The amount of reboots, remasters, reimaginings, and re-whateverelses coming out across every field of entertainment is staggering. While some might look at it and find it lazy to bring back old properties, I personally find it important. With the digital boom and rise of social media, great games that once were ignored or forgotten can find a second life and reach cult status or even critical acclaim. Infinite Dreams has decided to keep the ball rolling, porting Sky Force to the Switch to share the title with more players. So with Sky Force: Reloaded, do we have a revitalization or a lazy turd?
One of the initial thoughts I had was about how easy it was to pick this title up and play. Unlike many games, Sky Force: Reloaded has a cold open: giving us a powered-up ship, we decimate enemies left and right until the game throws a brick wall of a challenge that, unless I’m just bad at gaming, is a ‘supposed to lose’ fight. This drops your power levels back to zero, making you have to build your way back up to power.
Each level has a set sequence of events: enemies emerge and attack in pre-timed patterns and your task is to destroy them all. What makes this difficult is the speed and pace being out of your control. While you can move your ship throughout the immediate screen, the scrolling maps and baddie placements mean you need to plan your approach and execute it with precision. The enemies that move in paths across the map, combined with the bullet hell-styled attacks, create a hectic map that can at times be difficult to traverse.
As you blow up your foes, they will drop various items, most consistently being stars, the game’s currency. These create more of a risk/reward system during missions as you need to get close enough to collect them. It’s important to grab as many as you can, because fail or succeed, you get to keep what you collect. This design choice is key to the game as it encourages trial and error, and makes even a failed run successful.
These stars are what you use to upgrade your ship’s weapons, health, or install fun new gadgets to help you blow up more enemies and earn more stars. A magnet skill can be unlocked and upgraded to help bring the stars to you, while lasers, energy shields, and missiles can be installed to give you an offensive boost. However, to use these during combat you’ll have to buy the ammunition or pick up some during the matches. This feature I was not fond of, as the prices were insanely high and took away from other resources. While the power they wielded could be one-shot devastating, I found it more worthwhile to pump points into weapons, armor, and my magnet.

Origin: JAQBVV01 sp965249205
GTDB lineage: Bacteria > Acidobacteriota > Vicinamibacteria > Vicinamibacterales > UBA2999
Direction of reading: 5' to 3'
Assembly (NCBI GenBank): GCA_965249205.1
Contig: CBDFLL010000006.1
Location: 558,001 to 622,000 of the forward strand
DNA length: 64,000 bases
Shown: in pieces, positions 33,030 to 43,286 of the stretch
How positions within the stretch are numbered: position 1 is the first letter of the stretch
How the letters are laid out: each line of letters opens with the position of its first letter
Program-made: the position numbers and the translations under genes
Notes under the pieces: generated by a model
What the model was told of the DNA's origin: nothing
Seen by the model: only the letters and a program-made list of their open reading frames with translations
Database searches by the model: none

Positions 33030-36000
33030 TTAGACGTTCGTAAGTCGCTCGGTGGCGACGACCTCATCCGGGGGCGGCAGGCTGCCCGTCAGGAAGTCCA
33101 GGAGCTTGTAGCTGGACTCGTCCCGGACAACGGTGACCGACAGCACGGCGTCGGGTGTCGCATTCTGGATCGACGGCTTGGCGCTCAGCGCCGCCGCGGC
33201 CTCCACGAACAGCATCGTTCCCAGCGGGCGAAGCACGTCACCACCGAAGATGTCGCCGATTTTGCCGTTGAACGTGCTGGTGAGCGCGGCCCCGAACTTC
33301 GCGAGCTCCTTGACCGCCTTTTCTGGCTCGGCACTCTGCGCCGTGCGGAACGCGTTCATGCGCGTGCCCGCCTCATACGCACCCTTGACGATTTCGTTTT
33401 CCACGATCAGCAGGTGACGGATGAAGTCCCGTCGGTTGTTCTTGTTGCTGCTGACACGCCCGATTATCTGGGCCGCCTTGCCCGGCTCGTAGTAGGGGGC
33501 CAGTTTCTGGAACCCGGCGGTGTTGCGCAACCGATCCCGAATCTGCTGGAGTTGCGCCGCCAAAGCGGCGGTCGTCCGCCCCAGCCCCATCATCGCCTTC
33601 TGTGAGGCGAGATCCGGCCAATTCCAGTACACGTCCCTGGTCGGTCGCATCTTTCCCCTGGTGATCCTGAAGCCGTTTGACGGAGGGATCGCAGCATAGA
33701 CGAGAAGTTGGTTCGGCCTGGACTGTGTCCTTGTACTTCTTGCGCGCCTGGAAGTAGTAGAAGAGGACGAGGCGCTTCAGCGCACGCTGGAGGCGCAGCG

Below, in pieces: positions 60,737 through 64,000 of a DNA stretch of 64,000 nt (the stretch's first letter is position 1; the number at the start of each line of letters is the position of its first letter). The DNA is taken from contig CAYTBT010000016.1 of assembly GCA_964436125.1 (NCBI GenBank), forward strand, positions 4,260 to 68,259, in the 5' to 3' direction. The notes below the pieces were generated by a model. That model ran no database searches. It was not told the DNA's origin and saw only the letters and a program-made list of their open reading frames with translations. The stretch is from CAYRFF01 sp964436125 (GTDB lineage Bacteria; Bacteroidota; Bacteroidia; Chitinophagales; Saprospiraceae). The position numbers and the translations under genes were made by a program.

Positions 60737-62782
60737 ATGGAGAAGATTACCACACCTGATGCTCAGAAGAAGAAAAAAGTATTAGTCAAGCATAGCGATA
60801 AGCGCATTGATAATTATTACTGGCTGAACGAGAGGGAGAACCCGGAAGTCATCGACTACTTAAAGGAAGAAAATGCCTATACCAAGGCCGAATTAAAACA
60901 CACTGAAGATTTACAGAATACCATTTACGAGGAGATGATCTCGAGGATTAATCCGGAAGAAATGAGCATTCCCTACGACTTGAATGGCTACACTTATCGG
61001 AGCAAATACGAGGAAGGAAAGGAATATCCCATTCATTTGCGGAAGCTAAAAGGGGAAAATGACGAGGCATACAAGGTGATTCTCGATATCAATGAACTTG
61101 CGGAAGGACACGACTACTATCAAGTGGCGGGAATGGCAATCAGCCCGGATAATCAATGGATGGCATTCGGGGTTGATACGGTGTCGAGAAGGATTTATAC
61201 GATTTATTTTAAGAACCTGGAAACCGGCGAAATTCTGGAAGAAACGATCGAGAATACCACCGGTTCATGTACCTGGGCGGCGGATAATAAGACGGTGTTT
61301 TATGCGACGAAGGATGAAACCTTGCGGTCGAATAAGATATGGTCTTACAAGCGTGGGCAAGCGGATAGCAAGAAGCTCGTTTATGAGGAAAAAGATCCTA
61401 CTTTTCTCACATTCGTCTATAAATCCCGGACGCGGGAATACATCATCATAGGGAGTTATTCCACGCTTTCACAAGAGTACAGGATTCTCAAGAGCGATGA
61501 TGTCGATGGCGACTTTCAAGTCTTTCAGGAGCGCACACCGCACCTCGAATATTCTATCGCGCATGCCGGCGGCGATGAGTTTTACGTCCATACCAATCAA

And you’ll need that increased survivability, as the missions have a spiking uptick in difficulty. Even moving from one mission to the next is a spike that often will have you underpowered compared to the enemies, and having to keep grinding older levels for stars. While this might sound like an issue, the game handles these curves very well. Level progression is tied not just to beating a level, but collecting medals. These are earned for defeating 70% or 100% of enemies, saving all the humans on the map, and beating a level taking no damage.
These medals create a loop of conquest that drives the game perfectly. The need for the medals gives you goals in-game, with each mission taking several attempts to earn them all. Not only that, but difficulty modes unlock for each level when you collect all four, meaning that each level grows in replayability. Not only that, but various rare collectibles can also drop that give you power-ups both permanent and temporary, and even unlocking new ships. It can’t be stated enough the smart design choices made on the whole. By giving you something to do and strive for at all times, be it upgrading your ship, working on earning medals, or even hunting for collectibles, there was never a feeling of hopelessness or pointlessness I had while playing.
Visually, the aesthetic is consistently charming. Each level has differing themes and colors, yet despite the stark contrast in location they all feel part of a homogeneous world. The enemies and ships aren’t anything special, but they stand out from the backgrounds and have a protruding presence on the map. The only hiccup when it comes to visuals is the occasional clustertruck of mayhem. Explosions and enemy bullets mix with your own shots and stars in some levels, making it easy to lose track of your ship. It’s not a major issue that frequently happens, but once you’ve attempted a level several times, it's bound to happen.
Sky Force: Reloaded was a game that truly surprised me. Despite being several years old, everything feels modern and polished. While it can be challenging, it never deterred me from playing thanks to brilliant design choices that kept me motivated rather than frustrated. It’s an easy game to recommend and one that I see coming back to for a long time to come.